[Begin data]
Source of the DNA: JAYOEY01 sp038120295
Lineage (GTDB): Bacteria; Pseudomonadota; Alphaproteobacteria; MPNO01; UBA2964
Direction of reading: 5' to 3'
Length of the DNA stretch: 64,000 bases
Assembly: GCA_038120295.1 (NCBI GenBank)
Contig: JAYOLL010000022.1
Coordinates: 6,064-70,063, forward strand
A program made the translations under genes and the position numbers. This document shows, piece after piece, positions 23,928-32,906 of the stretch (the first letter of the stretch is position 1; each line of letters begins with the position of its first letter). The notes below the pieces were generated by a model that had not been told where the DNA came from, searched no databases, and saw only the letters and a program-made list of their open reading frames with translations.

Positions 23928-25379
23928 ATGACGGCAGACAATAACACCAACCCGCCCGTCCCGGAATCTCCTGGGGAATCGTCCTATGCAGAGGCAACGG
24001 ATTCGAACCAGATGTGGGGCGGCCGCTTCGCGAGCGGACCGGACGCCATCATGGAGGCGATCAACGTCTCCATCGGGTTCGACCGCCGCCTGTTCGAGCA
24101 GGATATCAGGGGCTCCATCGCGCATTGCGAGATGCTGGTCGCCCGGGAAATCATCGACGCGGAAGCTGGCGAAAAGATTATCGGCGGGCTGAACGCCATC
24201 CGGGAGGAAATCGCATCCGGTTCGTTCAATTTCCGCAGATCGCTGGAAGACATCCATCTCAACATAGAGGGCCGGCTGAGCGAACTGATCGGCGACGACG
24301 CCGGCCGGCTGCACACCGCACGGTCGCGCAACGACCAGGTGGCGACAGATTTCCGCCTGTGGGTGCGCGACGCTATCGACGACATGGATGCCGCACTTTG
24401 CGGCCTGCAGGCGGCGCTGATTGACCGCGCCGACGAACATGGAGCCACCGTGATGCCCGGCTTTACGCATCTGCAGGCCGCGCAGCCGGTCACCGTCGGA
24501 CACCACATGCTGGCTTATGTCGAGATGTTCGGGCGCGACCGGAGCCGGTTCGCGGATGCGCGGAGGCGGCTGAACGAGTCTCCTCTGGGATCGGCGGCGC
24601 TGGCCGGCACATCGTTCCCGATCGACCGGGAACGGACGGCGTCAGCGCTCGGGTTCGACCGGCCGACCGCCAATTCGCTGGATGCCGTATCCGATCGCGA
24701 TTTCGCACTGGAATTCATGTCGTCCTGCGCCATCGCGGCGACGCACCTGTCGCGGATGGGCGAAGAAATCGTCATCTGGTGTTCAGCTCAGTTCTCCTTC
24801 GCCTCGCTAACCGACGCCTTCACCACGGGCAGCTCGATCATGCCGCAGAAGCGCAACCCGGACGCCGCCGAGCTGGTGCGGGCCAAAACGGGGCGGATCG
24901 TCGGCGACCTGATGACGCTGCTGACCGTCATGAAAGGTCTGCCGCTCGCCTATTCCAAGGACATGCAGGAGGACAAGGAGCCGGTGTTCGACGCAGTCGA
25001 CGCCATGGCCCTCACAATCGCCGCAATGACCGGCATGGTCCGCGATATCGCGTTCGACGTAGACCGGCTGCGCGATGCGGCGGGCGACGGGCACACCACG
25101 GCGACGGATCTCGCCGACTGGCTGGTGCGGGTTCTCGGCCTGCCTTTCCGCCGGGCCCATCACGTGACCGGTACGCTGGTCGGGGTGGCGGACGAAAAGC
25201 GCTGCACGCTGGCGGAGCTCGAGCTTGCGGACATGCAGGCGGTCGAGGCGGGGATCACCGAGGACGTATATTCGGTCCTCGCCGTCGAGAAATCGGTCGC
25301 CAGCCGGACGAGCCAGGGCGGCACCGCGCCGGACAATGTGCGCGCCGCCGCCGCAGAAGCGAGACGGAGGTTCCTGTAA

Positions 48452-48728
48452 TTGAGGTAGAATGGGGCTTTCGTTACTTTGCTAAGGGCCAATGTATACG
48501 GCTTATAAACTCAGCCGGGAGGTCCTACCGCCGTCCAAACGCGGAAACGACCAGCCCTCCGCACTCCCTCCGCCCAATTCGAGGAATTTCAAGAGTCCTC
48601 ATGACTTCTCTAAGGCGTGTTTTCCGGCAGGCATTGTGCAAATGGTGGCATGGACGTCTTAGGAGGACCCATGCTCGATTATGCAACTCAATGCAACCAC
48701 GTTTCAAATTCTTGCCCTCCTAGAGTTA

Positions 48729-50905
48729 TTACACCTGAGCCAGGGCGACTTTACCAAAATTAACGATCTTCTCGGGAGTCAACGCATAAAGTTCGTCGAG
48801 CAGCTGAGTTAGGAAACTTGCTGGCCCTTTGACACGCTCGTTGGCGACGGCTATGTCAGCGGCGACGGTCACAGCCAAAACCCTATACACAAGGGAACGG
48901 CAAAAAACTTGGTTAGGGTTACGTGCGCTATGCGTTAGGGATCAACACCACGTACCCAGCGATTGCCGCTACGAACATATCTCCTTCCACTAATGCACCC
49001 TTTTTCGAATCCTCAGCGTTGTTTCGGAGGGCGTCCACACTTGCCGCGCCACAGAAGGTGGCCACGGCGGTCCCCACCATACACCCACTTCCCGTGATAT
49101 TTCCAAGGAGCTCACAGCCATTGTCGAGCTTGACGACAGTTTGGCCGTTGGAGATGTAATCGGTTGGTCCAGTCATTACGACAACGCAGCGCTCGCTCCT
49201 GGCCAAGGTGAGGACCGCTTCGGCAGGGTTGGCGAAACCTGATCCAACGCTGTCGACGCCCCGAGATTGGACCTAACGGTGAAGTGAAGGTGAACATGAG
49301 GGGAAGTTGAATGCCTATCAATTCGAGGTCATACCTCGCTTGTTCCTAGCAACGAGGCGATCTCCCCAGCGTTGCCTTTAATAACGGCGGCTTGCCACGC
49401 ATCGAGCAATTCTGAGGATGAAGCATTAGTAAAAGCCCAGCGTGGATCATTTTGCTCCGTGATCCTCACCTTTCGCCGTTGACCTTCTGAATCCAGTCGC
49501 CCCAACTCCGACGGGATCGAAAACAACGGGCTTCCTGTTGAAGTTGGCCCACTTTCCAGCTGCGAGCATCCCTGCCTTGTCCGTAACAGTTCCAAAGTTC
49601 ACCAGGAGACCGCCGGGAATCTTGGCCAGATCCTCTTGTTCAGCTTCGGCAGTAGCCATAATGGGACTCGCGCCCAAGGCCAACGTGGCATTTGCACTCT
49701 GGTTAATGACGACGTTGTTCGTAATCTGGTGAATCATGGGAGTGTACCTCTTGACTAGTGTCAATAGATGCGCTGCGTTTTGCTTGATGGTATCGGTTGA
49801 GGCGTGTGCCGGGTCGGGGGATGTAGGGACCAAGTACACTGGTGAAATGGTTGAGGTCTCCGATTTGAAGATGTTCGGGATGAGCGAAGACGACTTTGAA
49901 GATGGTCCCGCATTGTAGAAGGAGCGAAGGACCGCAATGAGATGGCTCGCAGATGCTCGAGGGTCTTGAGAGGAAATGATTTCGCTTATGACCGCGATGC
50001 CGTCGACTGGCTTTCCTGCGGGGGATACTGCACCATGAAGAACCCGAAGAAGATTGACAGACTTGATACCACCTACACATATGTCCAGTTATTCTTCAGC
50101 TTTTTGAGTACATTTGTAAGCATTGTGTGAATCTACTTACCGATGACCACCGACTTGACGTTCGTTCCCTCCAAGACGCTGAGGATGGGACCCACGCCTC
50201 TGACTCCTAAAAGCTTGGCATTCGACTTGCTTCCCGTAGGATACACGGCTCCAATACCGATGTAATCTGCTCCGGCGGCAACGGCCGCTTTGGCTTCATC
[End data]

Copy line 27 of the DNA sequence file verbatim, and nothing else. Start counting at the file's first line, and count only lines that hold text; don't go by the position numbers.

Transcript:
48501 GCTTATAAACTCAGCCGGGAGGTCCTACCGCCGTCCAAACGCGGAAACGACCAGCCCTCCGCACTCCCTCCGCCCAATTCGAGGAATTTCAAGAGTCCTC